Temple breaks world record: a ‘sweet’ victory

MCPB broke the former record with 49,100 PB&J sandwiches.

A pallet of peanut butter and jelly sandwiches is carried away to be packed during the Main Campus Program Board’s organized attempt to break the Guinness World Record for the most peanut butter and jelly sandwiches made in an hour. Over 1,000 students gathered at the Liacouras Center and successfully broke the record. PATRICK CLARK | ASST. PHOTO EDITOR

PB&J Day was a small event that took place during Trina Van’s early years at William Davies Middle School in southern New Jersey.

“I loved to do things that I could do at school because I was still doing service despite my limited driving options,” Van said.

Now, as the secretary and director of community service events for Main Campus Program Board, the junior neuroscience major brought a much larger PB&J Day to Temple.

“I thought the best idea was to bring something that people could do on campus so that they can still help with the community even if it’s between classes,” she said. “You could come in between classes, it’s casual, just grab gloves, make sandwiches.”

Yesterday in the Liacouras Center, she helped organize Temple’s PB&J Day which, in addition to helping the community, broke the Guinness World Record for most sandwiches made in one hour. With 49,100 total sandwiches made by more than 1,500 students, faculty, community residents and alumni, Temple broke the record by nearly 10,000 sandwiches.

93-and-a-half boxes, each holding 525 sandwiches, were filled by the volunteers, said Christina Conlon, the official adjudicator for Guinness World Records.

Which Wich Superior Sandwiches, a fast food chain restaurant, held the former record for most sandwiches in an hour in June with 39,303 total sandwiches.

Sydnee Jacques, a senior psychology major, was one student who helped break the record.

“It is not often that you get to have students, faculty and everyone come together, especially in this type of social setting for a good cause,” said Jacques, who is on Homecoming court. “Just all around it is positive, people are going to have a good time today and I think that as a Temple student myself and speaking for the community, we just need to enjoy this and also make sure we do more stuff like this in the future.”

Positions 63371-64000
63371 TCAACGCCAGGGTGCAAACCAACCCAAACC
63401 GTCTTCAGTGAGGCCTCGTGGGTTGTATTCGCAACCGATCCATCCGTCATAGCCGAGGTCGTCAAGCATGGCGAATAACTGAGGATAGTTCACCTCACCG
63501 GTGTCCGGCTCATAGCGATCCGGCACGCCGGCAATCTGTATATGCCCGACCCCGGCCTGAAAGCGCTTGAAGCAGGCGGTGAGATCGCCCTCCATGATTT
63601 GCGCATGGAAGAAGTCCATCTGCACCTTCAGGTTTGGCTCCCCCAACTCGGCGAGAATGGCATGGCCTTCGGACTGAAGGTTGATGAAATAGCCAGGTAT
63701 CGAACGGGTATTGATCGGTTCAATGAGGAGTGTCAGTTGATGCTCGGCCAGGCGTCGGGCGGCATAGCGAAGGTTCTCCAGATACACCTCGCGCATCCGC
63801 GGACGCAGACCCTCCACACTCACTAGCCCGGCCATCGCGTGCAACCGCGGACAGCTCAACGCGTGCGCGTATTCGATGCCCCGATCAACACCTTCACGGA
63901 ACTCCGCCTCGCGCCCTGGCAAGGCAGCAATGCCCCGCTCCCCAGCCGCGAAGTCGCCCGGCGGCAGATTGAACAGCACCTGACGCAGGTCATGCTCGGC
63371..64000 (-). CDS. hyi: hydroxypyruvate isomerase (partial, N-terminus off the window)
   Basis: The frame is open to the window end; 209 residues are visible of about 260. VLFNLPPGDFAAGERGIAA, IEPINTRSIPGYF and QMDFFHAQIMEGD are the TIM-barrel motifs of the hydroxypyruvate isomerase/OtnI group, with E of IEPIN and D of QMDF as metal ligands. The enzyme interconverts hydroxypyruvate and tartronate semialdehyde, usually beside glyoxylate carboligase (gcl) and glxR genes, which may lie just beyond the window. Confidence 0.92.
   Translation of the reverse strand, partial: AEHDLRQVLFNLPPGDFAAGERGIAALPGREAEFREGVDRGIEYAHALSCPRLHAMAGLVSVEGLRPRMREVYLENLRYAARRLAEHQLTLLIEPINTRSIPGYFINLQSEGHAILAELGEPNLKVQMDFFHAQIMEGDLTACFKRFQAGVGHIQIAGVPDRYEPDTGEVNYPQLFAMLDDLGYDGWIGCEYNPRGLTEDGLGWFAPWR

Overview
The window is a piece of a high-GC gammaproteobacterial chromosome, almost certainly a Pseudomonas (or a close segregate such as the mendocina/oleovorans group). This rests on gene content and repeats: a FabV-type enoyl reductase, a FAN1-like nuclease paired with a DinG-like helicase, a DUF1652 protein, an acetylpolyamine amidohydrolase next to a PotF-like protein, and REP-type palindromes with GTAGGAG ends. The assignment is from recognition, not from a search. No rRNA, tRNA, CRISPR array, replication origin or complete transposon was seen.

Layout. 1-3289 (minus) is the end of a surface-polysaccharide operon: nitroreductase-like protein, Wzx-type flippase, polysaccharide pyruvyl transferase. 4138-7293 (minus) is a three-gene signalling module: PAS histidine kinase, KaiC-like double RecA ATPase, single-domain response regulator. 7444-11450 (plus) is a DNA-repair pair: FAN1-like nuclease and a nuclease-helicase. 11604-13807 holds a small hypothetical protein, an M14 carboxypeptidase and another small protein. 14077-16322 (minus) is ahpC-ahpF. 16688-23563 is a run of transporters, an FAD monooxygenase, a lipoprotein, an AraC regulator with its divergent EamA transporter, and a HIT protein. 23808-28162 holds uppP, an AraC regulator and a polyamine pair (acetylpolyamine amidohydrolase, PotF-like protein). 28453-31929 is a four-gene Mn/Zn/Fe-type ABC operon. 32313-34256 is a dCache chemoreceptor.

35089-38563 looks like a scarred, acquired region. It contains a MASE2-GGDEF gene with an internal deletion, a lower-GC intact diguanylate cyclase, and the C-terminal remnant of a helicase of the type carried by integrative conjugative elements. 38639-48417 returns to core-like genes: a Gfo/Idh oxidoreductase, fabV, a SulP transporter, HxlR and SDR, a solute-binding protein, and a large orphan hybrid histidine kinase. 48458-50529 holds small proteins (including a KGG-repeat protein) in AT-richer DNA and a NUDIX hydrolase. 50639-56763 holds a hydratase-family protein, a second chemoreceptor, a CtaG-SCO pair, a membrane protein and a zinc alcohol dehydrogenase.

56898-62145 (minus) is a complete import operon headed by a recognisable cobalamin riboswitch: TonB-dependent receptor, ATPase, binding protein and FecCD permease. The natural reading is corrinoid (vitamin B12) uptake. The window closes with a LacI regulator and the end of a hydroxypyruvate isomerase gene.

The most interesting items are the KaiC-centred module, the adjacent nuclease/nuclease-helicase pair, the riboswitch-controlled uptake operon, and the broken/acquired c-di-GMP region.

Student Body President Aron Cowen said the event was a great way to kick off Homecoming Week because it got “a lot of students involved and it is something that is fun and helps the community.”

“There is alumni, I heard we have some young middle schoolers here, so it is really bringing young and old together for this, which is great,” he added. “[Temple Student Government] has a table. They told me if I could do one sandwich every 90 seconds, I’m good. I’ve been practicing. I got the swish of the jelly knife.”

This is not Temple’s first time hosting a PB&J party, but is the first of this size.

Last year, Steinhardt Jewish Heritage Programs, an organization started in Philadelphia that works to increase Jewish volunteer work on college campuses, hosted a PB&J-a-thon at Temple resulting in 478 sandwiches, which were donated to St. Elizabeth’s Recovery Residence, a men’s shelter near Main Campus.

The sandwiches will all be donated to organizations throughout the Philadelphia area like Youth Emergency Services, Bright Hope Baptist Church and Our Brother’s Place. Champlost Homes, a community center and after-school care program, is taking 30,000 of the 49,100 sandwiches to distribute to churches, soup kitchens and to people on the street.

Leftover ingredients will also be donated to organizations in the city.

“Obviously we don’t want any of these sandwiches to go to waste and Philadelphia has such a large homeless community,” Van said.

Conlon said Temple’s sandwich-makers looked “extremely organized” and to beat the record by “such a huge margin is impressive.”

“To beat it by almost ten thousand is really blowing it out of the water,” Conlon said. “And for a record that is all about helping the community, I mean that is ten thousand more sandwiches that are going to feed hungry people.

Emily Scott and Erin Moran can be reached at features@temple-news.com.

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